Toward More Resilient Hydrosystems: Flood and Drought Hazards, Vulnerability and Risk in a Changing Climate Export this event to calendar

Thursday, February 7, 2019 — 3:30 PM to 4:30 PM EST

As part of the Water Institute's WaterTalks lecture series, Hamid Moradkhani, Alton N. Scott Endowed Chair in Civil and Environmental Engineering at the University of Alabama, will present, "Toward More Resilient Hydrosystems: Flood and Drought Hazards, Vulnerability and Risk in a Changing Climate."

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A grand challenge for current and future generations is to promote sustainable solutions for water systems. Two key aspects of this view toward water systems resilience and sustainability are: (a)  multi-disciplinary research to understand and model the climate-water-ecosystem linkages, identify the communities and ecosystems that are most vulnerable and specify how these ecosystems can best adapt to climate variations and change, (b) cyber-innovation for hydrologic science/engineering with predictive modeling under uncertainty by means of state-of-the-art remote sensing, data assimilation and machine learning.

Nonstationarity in hydroclimatic extremes caused by anthropogenic climate warming has increased the likelihood of extreme events which imposes considerable challenges for hydrometeorologists and practitioners in hazard modeling and management. I will present two tales of extreme events including floods and droughts while addressing socio-economic characteristics of such events, vulnerability, risk and resilience that are necessary to account for damages to economy and casualties from hydroclimatic natural hazards.

About the speaker

Hamid Moradkhani

Hamid Moradkhani is the Alton N. Scott endowed chair in civil and environmental engineering and professor of hydrology and water resources and founding Director of Center for Complex Hydrosystems Research at the University of Alabama. Recently, he was named a distinguished professor at Wuhan University in China. Prior to his current positions, he was a professor and director of the Water Resources and Remote Sensing Lab in the department of civil and environmental engineering at Portland State University.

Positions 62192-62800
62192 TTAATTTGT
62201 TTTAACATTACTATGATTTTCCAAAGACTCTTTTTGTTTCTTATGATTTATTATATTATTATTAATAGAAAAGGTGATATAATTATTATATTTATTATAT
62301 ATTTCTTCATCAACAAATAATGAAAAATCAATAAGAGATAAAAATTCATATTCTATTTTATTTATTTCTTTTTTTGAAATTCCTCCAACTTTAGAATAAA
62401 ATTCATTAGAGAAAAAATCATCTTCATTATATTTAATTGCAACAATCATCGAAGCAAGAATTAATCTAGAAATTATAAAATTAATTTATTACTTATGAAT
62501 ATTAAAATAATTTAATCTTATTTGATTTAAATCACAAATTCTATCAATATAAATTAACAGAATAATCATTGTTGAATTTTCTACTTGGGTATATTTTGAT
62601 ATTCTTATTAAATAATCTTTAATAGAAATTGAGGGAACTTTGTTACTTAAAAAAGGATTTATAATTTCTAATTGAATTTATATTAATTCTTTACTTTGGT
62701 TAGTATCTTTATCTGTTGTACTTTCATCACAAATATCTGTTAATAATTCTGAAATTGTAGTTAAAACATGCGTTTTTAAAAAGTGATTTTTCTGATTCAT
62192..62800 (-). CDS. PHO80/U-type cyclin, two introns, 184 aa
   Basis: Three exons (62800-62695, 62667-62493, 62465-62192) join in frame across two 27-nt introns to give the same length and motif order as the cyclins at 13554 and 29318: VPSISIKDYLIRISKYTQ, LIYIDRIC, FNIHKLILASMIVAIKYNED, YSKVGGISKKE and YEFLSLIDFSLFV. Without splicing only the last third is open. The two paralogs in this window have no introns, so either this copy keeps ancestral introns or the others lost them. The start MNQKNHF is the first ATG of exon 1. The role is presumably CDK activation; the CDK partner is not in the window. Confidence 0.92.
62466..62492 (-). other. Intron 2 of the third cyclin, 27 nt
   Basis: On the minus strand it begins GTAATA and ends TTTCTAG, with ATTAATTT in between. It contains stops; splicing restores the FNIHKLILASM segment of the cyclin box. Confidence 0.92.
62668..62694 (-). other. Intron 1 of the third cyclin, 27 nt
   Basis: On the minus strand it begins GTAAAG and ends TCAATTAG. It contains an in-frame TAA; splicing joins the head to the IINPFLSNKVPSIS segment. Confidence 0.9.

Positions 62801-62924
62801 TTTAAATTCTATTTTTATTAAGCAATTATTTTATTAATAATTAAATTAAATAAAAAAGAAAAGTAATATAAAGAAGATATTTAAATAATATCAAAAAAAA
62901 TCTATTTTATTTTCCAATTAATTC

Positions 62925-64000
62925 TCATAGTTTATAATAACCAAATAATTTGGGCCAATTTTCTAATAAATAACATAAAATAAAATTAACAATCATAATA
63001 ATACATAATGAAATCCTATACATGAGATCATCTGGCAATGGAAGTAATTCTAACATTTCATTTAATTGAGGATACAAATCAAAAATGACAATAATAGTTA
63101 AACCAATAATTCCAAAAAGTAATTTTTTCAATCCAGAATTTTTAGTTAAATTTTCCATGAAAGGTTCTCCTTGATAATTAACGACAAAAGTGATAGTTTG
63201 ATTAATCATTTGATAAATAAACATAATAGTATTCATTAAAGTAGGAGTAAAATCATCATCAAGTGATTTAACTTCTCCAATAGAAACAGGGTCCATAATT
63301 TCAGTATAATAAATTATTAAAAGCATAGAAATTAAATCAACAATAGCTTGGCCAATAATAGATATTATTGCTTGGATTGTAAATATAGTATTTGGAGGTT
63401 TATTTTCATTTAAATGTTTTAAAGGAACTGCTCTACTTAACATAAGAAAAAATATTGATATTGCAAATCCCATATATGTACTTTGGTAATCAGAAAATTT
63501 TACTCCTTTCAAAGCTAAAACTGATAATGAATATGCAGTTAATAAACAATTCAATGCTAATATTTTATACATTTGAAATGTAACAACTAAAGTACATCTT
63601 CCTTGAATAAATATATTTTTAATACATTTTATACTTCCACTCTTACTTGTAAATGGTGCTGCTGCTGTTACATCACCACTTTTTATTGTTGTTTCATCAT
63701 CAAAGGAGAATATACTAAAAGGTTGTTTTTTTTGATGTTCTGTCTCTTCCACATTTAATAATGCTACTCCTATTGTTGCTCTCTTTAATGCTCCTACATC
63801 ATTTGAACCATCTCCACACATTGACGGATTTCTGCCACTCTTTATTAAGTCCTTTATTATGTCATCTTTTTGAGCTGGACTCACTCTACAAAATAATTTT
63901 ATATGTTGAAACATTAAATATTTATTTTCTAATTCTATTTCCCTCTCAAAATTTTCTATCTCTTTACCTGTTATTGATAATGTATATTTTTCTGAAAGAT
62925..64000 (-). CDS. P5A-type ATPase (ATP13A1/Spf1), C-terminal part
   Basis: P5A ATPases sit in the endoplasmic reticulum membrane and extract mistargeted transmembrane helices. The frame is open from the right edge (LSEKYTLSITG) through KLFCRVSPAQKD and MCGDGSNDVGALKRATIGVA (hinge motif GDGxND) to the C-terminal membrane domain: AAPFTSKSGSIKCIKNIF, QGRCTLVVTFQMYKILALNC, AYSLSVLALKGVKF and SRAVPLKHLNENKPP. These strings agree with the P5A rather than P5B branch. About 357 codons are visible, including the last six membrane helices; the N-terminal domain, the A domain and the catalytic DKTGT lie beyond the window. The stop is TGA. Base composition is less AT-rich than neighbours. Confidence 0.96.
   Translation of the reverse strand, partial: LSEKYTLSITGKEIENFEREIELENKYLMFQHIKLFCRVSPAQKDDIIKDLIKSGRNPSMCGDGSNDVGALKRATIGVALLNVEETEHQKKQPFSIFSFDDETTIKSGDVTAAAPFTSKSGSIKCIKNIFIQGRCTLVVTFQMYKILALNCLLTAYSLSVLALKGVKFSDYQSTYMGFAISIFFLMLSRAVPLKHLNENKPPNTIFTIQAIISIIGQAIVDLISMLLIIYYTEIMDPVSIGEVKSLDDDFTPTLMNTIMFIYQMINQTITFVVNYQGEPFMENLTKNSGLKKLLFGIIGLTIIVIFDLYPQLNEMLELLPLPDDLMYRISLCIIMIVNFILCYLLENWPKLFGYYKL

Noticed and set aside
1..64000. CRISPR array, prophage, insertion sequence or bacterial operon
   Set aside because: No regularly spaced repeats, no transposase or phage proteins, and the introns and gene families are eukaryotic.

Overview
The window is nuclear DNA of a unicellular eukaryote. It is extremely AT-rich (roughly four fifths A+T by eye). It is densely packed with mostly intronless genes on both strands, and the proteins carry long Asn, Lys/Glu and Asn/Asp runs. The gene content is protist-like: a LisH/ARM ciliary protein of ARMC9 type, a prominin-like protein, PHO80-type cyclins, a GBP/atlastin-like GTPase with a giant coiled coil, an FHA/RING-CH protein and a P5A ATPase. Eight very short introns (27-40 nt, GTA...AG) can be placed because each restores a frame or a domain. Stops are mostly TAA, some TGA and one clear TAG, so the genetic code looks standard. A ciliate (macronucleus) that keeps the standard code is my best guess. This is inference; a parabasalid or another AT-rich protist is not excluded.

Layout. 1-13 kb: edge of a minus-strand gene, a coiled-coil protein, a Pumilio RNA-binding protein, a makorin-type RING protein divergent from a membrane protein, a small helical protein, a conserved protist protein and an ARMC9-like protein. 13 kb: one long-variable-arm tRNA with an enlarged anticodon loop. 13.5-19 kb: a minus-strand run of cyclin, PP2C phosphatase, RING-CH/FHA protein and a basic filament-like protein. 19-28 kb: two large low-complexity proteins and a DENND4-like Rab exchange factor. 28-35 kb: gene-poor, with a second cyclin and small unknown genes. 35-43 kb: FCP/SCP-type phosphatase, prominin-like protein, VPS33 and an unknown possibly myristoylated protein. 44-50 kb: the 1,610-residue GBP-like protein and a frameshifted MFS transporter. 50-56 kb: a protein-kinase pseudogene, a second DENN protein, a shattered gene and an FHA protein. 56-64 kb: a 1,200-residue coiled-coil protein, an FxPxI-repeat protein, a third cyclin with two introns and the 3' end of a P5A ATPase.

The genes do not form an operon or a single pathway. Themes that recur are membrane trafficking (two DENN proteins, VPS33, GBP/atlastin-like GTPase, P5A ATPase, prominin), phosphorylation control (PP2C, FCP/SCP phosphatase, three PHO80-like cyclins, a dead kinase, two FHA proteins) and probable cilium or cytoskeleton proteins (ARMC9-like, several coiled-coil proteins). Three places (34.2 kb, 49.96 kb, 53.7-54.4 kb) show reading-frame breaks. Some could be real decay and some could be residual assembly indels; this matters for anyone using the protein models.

His research has focused on advancing the understanding of hydrologic science through modeling climate-water-human interactions as a complex system to result in sustainable management. Also, his research emphasizes harnessing data revolution, predictive science, remote sensing, data assimilation and deep learning. Currently he serves on Canada FloodNet international advisory board, NOAA drought task force, ad hoc technical committees and editorial board of several journals. With over 26 years of professional experience he has been the consultant, advisor and expert witness to numerous national and international organizations. He is a Fellow of the American Society of Civil Engineers, Fellow of Environmental and Water Resources Institute,  and Diplomat of Water Resources Engineering, designated by the American Academy of Water Resources Engineers. He was also elected to the hall of fame of Samueli College of Engineering at the University of California, Irvine, received Branford P. Millar Award from Portland State University for exceptional scholarship and research, instruction and public service. Moradkhani obtained his PhD degree from University of California, Irvine in civil and environmental engineering majoring hydrology, water resources and remote sensing.

Cost 
Free, please register
Location 
RCH - J.R. Coutts Engineering Lecture Hall
Room 301
200 University Avenue West

Waterloo, ON N2L 3G1
Canada

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